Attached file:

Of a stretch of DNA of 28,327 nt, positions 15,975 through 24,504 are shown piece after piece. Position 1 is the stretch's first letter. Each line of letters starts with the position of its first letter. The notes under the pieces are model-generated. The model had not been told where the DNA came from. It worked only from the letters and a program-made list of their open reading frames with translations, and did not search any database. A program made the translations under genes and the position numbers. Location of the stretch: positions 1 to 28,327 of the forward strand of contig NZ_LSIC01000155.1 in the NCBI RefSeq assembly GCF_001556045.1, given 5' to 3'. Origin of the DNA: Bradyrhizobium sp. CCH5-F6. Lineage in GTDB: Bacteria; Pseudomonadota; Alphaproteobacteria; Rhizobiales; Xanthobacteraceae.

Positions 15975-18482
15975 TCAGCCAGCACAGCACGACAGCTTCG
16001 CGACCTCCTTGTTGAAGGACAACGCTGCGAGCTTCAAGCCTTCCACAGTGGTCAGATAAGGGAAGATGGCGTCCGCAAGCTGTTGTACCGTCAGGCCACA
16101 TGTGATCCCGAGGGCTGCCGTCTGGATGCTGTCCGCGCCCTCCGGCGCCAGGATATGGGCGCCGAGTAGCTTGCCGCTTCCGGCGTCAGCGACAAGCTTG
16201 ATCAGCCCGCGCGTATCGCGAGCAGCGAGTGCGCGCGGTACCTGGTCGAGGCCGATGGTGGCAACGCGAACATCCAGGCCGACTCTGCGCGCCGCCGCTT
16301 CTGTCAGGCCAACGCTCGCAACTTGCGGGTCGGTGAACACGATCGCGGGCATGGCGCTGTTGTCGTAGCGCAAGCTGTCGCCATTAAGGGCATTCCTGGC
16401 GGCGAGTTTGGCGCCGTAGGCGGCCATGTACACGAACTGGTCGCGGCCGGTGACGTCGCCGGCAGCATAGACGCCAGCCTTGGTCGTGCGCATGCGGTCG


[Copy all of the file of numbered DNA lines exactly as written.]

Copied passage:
Of a stretch of DNA of 28,327 nt, positions 15,975 through 24,504 are shown piece after piece. Position 1 is the stretch's first letter. Each line of letters starts with the position of its first letter. The notes under the pieces are model-generated. The model had not been told where the DNA came from. It worked only from the letters and a program-made list of their open reading frames with translations, and did not search any database. A program made the translations under genes and the position numbers. Location of the stretch: positions 1 to 28,327 of the forward strand of contig NZ_LSIC01000155.1 in the NCBI RefSeq assembly GCF_001556045.1, given 5' to 3'. Origin of the DNA: Bradyrhizobium sp. CCH5-F6. Lineage in GTDB: Bacteria; Pseudomonadota; Alphaproteobacteria; Rhizobiales; Xanthobacteraceae.

Positions 15975-18482
15975 TCAGCCAGCACAGCACGACAGCTTCG
16001 CGACCTCCTTGTTGAAGGACAACGCTGCGAGCTTCAAGCCTTCCACAGTGGTCAGATAAGGGAAGATGGCGTCCGCAAGCTGTTGTACCGTCAGGCCACA
16101 TGTGATCCCGAGGGCTGCCGTCTGGATGCTGTCCGCGCCCTCCGGCGCCAGGATATGGGCGCCGAGTAGCTTGCCGCTTCCGGCGTCAGCGACAAGCTTG
16201 ATCAGCCCGCGCGTATCGCGAGCAGCGAGTGCGCGCGGTACCTGGTCGAGGCCGATGGTGGCAACGCGAACATCCAGGCCGACTCTGCGCGCCGCCGCTT
16301 CTGTCAGGCCAACGCTCGCAACTTGCGGGTCGGTGAACACGATCGCGGGCATGGCGCTGTTGTCGTAGCGCAAGCTGTCGCCATTAAGGGCATTCCTGGC
16401 GGCGAGTTTGGCGCCGTAGGCGGCCATGTACACGAACTGGTCGCGGCCGGTGACGTCGCCGGCAGCATAGACGCCAGCCTTGGTCGTGCGCATGCGGTCG